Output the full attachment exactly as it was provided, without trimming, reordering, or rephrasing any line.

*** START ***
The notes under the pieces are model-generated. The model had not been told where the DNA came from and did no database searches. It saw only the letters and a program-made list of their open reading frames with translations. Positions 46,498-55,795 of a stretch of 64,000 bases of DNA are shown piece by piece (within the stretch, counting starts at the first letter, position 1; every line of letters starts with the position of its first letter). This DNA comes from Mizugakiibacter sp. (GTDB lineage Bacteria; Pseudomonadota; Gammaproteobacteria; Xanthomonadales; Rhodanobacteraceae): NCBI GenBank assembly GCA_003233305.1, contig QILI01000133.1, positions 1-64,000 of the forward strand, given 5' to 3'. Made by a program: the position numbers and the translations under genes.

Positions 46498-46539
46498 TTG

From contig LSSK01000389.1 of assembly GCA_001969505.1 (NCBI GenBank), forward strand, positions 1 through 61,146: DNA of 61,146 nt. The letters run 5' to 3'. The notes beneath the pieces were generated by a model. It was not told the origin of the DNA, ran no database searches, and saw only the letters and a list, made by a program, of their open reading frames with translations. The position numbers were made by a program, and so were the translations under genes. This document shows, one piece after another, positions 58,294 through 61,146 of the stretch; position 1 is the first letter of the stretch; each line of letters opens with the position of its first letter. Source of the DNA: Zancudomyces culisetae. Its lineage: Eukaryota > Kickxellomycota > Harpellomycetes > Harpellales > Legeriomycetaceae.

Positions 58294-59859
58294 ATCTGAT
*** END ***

The notes under the pieces are model-generated. The model had not been told where the DNA came from and did no database searches. It saw only the letters and a program-made list of their open reading frames with translations. Positions 46,498-55,795 of a stretch of 64,000 bases of DNA are shown piece by piece (within the stretch, counting starts at the first letter, position 1; every line of letters starts with the position of its first letter). This DNA comes from Mizugakiibacter sp. (GTDB lineage Bacteria; Pseudomonadota; Gammaproteobacteria; Xanthomonadales; Rhodanobacteraceae): NCBI GenBank assembly GCA_003233305.1, contig QILI01000133.1, positions 1-64,000 of the forward strand, given 5' to 3'. Made by a program: the position numbers and the translations under genes.

Positions 46498-46539
46498 TTG

From contig LSSK01000389.1 of assembly GCA_001969505.1 (NCBI GenBank), forward strand, positions 1 through 61,146: DNA of 61,146 nt. The letters run 5' to 3'. The notes beneath the pieces were generated by a model. It was not told the origin of the DNA, ran no database searches, and saw only the letters and a list, made by a program, of their open reading frames with translations. The position numbers were made by a program, and so were the translations under genes. This document shows, one piece after another, positions 58,294 through 61,146 of the stretch; position 1 is the first letter of the stretch; each line of letters opens with the position of its first letter. Source of the DNA: Zancudomyces culisetae. Its lineage: Eukaryota > Kickxellomycota > Harpellomycetes > Harpellales > Legeriomycetaceae.

Positions 58294-59859
58294 ATCTGAT